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Flexible Space: Who Or What Will Disrupt Us?

Flexible Space: Who Or What Will Disrupt Us?

Do you know your disruptors?

If you attended BCA Conference in May you will know that was one of the questions at the centre of our discussion. A retinue of pre-eminent expert speakers graced the stage to talk on the topic and explore different ideas about exactly who or what will disrupt our sector in the months or years to come.

If you ask a flexible space provider who or what might disrupt the market, one solitary answer will often come back: “WeWork”.

WeWork are often considered in the same breath as the gargantuan disruptors such as Amazon, Airbnb and Uber. That one brand has become synonymous with the idea of disruption within the flexible space sector, but is that the whole story?

Surely the question of disruption in our sector is far more complex than one which can be satisfied by citing one brand name.

Your BCA correspondent asked Ben Munn, Managing Director at Instant Group, what might be the biggest disruptors in our industry in the next decade. In Munn’s view, three key drivers of change will disrupt the market, and coalesce around the themes of “product, technology and landlords”.

Munn added:

“Customers are changing, and changing their expectations and buying habits, flex operators are bringing new products to market that are driving that appetite and giving the customer more choice; technology is enabling simplicity, ease of purchase, and market transparency; and landlords are waking up to the fact that tenants have become consumers, and that if they do not have the flexible produce people want, then their assets will underperform.”

If you talk to individuals immersed in the provision of flexible space, the changing preferences of customers has already served to disrupt the sector to a certain extent, resulting in the accelerated emergence of new spaces such as coworking hubs, incubators, accelerators, makers’ spaces and artist studios.

Flexibility is at the heart of this disruptive transformation, and providers have responded accordingly.

However, the future may well be even more transformational for our sector.

The average employee within a flexible workspace now has numerous devices connected to WiFi, including wearable technology, giving providers the opportunity to monitor vast quantities of data and, potentially, amend physical space to place additional focus on the “health and wellbeing” of employees – a concept that has gained more prescience in the last two decades.

Perhaps the need to provide tailored space for health and wellbeing purposes will be one disruptor for our sector in years to come? Will physical space look different as a result?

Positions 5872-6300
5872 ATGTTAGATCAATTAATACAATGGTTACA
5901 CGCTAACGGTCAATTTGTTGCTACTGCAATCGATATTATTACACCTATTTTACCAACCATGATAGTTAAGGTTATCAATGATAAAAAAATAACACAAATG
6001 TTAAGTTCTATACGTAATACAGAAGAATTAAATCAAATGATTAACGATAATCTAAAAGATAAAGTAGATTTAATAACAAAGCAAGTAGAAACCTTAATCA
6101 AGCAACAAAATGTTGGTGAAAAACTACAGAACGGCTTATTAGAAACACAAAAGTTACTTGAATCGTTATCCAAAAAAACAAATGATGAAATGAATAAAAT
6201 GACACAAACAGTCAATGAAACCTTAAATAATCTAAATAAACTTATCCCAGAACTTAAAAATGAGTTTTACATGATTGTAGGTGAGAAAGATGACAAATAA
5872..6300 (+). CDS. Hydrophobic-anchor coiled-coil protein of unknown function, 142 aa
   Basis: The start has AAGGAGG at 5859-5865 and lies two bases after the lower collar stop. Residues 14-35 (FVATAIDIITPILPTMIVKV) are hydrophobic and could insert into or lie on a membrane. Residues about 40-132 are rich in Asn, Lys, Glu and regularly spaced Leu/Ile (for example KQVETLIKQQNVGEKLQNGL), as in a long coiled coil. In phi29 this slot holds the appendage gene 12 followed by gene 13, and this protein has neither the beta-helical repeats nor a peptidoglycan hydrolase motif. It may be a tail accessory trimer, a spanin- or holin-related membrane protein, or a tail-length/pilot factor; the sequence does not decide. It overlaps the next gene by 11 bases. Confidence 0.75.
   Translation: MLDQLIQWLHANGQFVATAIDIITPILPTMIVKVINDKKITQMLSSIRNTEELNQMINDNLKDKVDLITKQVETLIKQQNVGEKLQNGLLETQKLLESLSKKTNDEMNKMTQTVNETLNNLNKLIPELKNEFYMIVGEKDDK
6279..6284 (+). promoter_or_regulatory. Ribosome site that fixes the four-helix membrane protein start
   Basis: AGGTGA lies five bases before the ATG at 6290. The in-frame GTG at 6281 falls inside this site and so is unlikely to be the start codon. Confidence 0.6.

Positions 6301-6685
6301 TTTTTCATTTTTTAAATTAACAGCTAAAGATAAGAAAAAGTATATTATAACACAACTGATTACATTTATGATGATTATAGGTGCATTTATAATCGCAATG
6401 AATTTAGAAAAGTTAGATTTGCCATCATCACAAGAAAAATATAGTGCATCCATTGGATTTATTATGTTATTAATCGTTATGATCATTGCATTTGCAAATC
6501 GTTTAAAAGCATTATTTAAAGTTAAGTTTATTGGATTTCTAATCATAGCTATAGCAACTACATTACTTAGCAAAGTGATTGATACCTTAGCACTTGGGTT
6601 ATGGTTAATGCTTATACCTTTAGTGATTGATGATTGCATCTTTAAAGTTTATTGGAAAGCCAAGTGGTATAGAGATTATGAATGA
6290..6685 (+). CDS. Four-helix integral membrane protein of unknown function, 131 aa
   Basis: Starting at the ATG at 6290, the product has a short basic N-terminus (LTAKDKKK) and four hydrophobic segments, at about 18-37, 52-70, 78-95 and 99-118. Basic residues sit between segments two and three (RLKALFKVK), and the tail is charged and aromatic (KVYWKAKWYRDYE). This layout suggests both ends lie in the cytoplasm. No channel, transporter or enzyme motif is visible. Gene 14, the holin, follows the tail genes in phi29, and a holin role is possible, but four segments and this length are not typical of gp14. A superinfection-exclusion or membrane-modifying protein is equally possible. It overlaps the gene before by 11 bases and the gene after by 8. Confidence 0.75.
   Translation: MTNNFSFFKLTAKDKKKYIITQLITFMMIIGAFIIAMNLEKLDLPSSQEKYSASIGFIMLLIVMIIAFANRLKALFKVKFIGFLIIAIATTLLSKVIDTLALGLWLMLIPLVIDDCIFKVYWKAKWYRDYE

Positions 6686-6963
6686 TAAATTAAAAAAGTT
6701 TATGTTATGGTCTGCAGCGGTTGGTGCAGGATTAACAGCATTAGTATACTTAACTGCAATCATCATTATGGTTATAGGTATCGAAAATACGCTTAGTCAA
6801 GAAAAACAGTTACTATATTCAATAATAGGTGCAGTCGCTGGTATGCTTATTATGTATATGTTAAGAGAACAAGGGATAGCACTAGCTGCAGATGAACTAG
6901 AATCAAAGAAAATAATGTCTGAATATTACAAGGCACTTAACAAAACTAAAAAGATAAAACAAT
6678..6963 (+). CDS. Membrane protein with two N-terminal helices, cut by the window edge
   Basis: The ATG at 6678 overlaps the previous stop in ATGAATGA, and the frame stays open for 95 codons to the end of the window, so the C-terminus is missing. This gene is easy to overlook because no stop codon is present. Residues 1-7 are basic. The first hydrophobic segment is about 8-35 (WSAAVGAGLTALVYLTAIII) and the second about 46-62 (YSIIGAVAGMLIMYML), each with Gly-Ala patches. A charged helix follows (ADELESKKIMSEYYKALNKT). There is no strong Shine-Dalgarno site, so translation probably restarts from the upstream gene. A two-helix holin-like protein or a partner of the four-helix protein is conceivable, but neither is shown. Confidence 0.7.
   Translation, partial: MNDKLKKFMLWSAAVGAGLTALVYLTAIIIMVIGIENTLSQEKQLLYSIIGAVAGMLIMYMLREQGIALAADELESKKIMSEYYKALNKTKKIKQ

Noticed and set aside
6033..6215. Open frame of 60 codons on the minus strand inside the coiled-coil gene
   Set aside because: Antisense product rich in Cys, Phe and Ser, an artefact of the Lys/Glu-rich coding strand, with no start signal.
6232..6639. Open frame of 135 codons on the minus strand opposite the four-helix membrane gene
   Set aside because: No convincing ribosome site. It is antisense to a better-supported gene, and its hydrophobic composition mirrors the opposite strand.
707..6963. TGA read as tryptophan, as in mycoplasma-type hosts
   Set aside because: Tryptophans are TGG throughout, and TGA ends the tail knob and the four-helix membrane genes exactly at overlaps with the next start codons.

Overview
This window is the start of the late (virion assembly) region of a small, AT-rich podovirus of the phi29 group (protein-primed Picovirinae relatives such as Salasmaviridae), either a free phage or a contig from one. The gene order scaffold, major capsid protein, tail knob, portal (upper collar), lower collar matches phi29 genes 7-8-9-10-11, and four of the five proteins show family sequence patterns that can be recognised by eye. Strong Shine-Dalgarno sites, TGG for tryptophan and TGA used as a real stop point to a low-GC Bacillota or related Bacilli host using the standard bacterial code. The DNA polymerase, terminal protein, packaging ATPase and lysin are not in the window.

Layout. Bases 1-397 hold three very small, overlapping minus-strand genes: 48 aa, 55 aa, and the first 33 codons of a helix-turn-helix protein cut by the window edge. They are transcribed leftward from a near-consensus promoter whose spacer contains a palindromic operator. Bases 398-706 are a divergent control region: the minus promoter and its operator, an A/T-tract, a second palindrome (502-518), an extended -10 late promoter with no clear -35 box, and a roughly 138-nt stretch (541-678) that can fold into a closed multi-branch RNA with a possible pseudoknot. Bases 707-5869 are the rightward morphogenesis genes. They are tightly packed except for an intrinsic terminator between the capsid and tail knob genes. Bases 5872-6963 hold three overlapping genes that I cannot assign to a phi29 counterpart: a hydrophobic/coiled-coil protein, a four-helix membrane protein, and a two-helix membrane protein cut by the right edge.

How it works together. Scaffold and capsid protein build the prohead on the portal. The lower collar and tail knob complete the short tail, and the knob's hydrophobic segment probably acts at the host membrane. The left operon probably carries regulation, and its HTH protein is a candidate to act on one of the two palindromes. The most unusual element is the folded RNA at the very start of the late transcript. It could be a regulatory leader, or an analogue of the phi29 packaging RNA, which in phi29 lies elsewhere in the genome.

As artificial intelligence (AI) becomes increasingly ubiquitous within our economy, opportunities arise to automate administrative processes and free up time for centre managers to focus solely on providing a “value-add” service to customers using flexible space.

Several flexible space providers have already removed their reception desks and replaced them with digital technology that serve the same function, freeing up centre managers to focus purely on the customer experience. Perhaps AI will exacerbate that trend and move innovation on a step further?

The screen that greets clients at a centre may be replaced by a robot that will show them directly to your room, serve them tea and coffee prior to your arrival, or preview the content of the discussion you are about to have. Are you considering how AI might shape your operation moving forward? If not, why not?

At BCA Conference, Philip Ross, CEO of UnWork and UnGroup, talked about the “App-Centric” workplace and this may well be the most immediate disruption we see in the flexible space sector. Apps can connect individuals within spaces and provide your customers with the opportunity to do business together.

Philip Ross speaking at BCA Conference 2017

As the technology develops your customers may well expect you, as a flexible space provider, to provide apps that allow them to connect with potential suppliers or clients within your space. Within multinational companies, apps already exist that proactively engineer meetings between colleagues that are designed to cultivate creativity and ideas.

The “App-Centric” workplace will not be the preserve of the large corporations – flexible space providers have an opportunity to be at the centre of this development. The flexible space provider will become the connectivity provider of the future.

Disruption within the flexible space sector in the future will be about much more than one brand, or one individual innovation. This blog outlines some speculation as to what might happen in the future. A number of trends will shape fundamental change in the provision of physical space for work, whether it be wearable technologies, artificial intelligence or new apps that have the power to connect people.

So the question is this - do you know your disruptors? If not, it is time to start discovering them.


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